Improper uses of Booleans causes headaches for people who are reviewing your code. Lets take a look at some good, and not so good uses.
Don’t be negative
Looks simple and readable right? Wrong. It's one step away from being misused.
Not not logged in. Double negatives are a gotcha in language and coding and should be avoided. Fortunately the solution is an easy one. Remove the negative prefix (such as not, doNot, dont) from the variable name.
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Is it really necessary to compare the variable to false? Imagine this conversation.
You are at Subway and they ask you 'Would you like your sandwich toasted?' Would you reply with 'Toasted equals false' Or 'Not Toasted'
Avoid comparing with a literal true or false. The correct way to express this is :-
A Boolean Flag?
$reportFlag is a little vague. In this case it is determining if an object is included in a report. So if $reportFlag is true, does that mean that the object is included or excluded? If you have to ask yourself the question then you have already failed and need to rethink what this variable should be called.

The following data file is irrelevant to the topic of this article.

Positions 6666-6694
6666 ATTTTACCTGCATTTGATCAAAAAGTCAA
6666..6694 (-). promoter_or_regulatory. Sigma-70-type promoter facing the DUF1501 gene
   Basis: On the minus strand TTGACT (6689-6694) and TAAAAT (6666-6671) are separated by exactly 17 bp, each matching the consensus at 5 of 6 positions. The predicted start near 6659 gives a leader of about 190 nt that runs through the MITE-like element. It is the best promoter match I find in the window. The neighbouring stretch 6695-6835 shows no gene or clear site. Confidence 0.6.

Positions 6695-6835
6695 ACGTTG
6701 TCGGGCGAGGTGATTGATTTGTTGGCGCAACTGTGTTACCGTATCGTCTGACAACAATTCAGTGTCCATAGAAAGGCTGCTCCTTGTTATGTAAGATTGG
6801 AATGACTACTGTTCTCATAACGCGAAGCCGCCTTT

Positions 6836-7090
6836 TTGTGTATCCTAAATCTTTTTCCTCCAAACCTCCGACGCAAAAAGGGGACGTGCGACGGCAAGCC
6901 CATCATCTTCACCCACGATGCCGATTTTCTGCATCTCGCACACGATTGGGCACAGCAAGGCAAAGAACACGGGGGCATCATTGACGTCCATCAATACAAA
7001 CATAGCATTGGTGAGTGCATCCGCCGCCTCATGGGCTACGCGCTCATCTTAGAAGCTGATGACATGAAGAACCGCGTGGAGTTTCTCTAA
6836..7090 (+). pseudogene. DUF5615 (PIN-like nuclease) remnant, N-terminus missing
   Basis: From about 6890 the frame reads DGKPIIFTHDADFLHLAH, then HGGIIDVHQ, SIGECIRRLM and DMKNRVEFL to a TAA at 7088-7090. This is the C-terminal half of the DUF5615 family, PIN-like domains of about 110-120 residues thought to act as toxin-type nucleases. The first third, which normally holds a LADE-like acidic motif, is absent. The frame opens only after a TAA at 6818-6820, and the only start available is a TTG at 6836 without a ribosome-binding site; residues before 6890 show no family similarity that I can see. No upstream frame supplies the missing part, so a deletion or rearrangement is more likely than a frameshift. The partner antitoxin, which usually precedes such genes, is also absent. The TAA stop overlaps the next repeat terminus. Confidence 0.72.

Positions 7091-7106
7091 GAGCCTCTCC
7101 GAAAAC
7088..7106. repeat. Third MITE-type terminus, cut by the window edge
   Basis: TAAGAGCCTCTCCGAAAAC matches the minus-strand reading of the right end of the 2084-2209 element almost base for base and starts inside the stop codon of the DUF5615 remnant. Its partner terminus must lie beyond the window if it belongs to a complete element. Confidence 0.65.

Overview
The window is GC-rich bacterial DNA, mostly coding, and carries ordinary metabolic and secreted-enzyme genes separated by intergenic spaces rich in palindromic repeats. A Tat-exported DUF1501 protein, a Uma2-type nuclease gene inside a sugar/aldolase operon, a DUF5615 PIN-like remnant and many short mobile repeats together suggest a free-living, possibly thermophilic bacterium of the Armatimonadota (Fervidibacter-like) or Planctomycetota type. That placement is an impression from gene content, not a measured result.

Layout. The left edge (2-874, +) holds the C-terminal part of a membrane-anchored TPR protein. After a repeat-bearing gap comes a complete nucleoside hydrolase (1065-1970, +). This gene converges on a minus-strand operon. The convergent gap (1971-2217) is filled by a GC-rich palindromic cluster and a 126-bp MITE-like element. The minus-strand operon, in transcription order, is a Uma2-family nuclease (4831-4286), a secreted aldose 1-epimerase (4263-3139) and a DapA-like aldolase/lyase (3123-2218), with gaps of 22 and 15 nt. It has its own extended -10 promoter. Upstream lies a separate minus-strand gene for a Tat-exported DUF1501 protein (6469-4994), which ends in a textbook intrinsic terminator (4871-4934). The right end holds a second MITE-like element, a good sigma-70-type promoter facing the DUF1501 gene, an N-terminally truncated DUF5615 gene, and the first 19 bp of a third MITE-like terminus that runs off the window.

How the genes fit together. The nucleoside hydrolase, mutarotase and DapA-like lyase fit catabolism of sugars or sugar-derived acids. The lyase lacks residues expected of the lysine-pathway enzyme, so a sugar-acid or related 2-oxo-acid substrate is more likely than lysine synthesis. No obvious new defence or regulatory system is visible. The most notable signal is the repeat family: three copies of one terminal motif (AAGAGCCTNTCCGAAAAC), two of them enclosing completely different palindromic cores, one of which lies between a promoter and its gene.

This is okay as long we are using the word ‘report’ as a verb. ‘If we report this then’ is how you would read this. Some people may not be able to make that leap so if you want to be more precise you could make it :-
So to sum up, these three things will go a long way to making your code readable.
- Remove the negative prefix (such as not, doNot, dont) from variable names.
- Avoid comparing with a literal true or false.
- Avoid vague terms like flag for Boolean values.
Consider these ideas when choosing
- Variable names
- Object properties
- Database field names
- Method or function parameter names
Is there something i’ve missed? A hole you could drive a double-decker bus through? Leave a comment below.